Petton Hall 6408

Petton, England, Shropshire

Brief Description

Petton was a small rural parish (now part of the parish of Cockshutt-cum-Petton). As well as the hamlet of Petton itself, it incorporates a largely 19th-century park, with kitchen gardens and wooded areas placed within a designed landscape overlying medieval it medieval predecessor.

History

The park had medieval origins, but was heavily redesigned in the 19th century after sale to the Sparling family at the end of the 18th century.

Features
  • Fishpond
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  • Moat
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  • Pool
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  • Icehouse
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  • Motte
  • Description: Castle mound.
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  • Garden Building
  • Description: Lodges. By the late 19th century the park had two lodges.
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Authorities

Civil Parish

  • Petton
History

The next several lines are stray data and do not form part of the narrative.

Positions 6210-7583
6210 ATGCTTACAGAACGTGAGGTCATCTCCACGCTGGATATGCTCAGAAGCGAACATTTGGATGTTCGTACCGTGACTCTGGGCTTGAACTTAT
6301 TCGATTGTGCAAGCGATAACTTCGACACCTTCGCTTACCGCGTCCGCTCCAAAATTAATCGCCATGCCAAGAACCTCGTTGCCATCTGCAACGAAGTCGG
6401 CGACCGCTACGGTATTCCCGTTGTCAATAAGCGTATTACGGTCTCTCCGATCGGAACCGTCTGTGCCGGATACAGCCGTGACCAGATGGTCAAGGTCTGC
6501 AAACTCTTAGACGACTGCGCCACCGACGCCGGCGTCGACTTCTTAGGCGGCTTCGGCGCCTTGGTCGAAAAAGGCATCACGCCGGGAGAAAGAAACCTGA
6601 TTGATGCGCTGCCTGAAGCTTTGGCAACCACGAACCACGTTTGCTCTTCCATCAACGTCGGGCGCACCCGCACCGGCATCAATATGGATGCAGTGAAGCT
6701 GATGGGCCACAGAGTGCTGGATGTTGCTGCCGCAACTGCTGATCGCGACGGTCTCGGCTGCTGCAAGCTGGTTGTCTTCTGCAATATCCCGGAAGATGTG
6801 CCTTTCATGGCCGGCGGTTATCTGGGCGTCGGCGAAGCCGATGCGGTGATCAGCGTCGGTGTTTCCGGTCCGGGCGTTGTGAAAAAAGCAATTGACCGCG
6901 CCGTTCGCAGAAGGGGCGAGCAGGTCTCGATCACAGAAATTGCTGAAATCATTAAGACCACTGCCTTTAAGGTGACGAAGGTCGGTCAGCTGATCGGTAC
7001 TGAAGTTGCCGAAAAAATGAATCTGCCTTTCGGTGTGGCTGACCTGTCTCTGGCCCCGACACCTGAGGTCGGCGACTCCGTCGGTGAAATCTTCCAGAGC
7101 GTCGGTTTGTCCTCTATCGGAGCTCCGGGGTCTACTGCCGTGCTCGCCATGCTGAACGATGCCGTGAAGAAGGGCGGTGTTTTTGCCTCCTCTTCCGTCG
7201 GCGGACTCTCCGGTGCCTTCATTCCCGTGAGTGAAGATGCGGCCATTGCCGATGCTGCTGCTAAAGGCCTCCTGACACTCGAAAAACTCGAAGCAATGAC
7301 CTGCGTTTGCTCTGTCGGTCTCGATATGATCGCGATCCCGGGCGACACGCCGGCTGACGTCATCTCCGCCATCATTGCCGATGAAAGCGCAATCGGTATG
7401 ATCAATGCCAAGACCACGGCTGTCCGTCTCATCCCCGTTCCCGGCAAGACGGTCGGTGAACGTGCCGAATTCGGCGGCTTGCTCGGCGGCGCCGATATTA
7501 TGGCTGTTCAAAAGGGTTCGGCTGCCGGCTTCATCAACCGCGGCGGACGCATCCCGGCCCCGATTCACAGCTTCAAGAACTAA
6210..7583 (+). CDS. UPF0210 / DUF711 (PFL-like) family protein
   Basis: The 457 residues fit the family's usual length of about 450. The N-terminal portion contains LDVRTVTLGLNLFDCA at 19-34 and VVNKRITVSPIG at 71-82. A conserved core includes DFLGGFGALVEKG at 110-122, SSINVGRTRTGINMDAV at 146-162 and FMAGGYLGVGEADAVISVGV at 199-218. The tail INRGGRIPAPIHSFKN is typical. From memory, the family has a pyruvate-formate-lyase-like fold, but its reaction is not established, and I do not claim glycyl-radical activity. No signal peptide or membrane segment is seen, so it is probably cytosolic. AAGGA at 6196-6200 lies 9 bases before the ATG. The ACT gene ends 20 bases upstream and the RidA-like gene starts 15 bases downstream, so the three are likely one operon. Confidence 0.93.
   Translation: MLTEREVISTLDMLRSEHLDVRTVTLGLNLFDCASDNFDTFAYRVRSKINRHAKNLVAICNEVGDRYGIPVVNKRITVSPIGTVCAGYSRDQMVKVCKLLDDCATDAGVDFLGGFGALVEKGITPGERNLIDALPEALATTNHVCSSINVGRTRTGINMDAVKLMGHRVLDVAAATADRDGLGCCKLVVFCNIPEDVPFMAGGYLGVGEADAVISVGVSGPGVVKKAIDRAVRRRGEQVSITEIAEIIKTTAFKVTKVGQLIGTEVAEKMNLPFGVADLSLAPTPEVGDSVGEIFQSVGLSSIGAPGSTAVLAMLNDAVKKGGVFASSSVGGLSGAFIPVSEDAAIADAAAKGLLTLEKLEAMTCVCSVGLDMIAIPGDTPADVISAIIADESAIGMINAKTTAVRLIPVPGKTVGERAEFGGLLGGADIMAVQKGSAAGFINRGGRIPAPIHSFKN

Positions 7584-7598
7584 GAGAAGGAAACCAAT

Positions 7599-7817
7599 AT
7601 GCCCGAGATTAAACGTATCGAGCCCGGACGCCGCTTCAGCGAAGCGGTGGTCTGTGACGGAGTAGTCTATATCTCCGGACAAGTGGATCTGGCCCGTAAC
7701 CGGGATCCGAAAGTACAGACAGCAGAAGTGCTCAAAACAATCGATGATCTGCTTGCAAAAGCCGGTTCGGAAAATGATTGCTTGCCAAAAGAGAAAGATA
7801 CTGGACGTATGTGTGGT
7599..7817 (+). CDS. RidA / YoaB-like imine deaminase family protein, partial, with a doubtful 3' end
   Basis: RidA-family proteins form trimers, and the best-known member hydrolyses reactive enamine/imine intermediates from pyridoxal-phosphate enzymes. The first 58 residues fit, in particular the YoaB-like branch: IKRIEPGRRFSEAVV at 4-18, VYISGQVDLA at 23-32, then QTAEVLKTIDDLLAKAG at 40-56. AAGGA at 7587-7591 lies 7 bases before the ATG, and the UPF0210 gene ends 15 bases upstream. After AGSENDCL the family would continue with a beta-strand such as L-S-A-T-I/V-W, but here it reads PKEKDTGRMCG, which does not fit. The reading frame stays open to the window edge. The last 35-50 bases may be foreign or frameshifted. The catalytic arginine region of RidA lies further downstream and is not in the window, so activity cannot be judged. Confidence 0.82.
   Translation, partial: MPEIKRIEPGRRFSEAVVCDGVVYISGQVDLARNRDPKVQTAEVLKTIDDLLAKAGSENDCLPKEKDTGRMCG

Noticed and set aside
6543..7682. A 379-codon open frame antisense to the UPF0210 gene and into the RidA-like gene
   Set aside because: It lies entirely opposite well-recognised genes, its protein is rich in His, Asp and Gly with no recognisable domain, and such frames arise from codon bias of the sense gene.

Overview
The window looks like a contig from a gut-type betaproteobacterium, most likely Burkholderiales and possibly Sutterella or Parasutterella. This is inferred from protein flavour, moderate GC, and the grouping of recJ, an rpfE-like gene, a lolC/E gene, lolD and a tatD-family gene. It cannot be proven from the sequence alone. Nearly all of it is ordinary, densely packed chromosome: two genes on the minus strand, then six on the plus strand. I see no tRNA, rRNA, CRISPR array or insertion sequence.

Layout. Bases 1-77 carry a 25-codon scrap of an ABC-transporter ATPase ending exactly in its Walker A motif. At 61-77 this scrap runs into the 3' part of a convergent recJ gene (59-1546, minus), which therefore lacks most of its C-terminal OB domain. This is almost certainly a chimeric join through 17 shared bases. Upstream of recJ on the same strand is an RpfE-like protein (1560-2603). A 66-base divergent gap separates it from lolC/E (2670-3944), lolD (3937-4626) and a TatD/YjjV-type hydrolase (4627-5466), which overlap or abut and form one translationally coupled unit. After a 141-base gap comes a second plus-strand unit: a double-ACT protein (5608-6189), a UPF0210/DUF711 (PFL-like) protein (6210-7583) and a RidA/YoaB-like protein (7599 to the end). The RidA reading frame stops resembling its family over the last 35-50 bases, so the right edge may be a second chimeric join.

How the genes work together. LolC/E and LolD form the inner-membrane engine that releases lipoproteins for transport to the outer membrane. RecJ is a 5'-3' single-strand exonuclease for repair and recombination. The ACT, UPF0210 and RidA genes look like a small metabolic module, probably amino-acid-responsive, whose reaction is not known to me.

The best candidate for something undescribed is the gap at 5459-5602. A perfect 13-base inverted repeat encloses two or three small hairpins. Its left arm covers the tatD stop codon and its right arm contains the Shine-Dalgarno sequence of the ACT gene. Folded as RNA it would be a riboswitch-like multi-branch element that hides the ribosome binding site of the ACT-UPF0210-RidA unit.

Detailed History

Although the Petton estate incorporates medieval features, most information is known about the 19th-century phase of the park. The estate was sold to the Sparling family in 1794. By the early-19th century the Hall had an extensive park extending principally to its north, and to a lesser extent, its south. The boundaries seem to have changed little between then and 1880, although at the earlier date there was also a small, triangular tongue of land running past Petton church. In 1851, Petton's kitchen gardens and vineries were said to be highly productive, and the park was said to be richly wooded; the 1889 Ordnance Survey map suggests many of those trees were in relict field boundaries.

The house was rebuilt in 1892 as a large neo-Elizabethan brick mansion, placed close to the site of its immediate predecessor, as well as a medieval moat and castle mound, fishponds, an ice-house, and Petton church (1727 and later). By the late-19th century the park had two lodges, both on the Ellesmere-to-Shrewsbury road.

The grounds of the estate are implicated in discussions surrounding the late-18th-century divorce of Edward and Hannah Corbet, when the former was reportedly observed going into the summerhouse with his under-dairymaid. This snippet provides interesting information regarding ideas of privacy and social space in the 18th-century estate.

References

References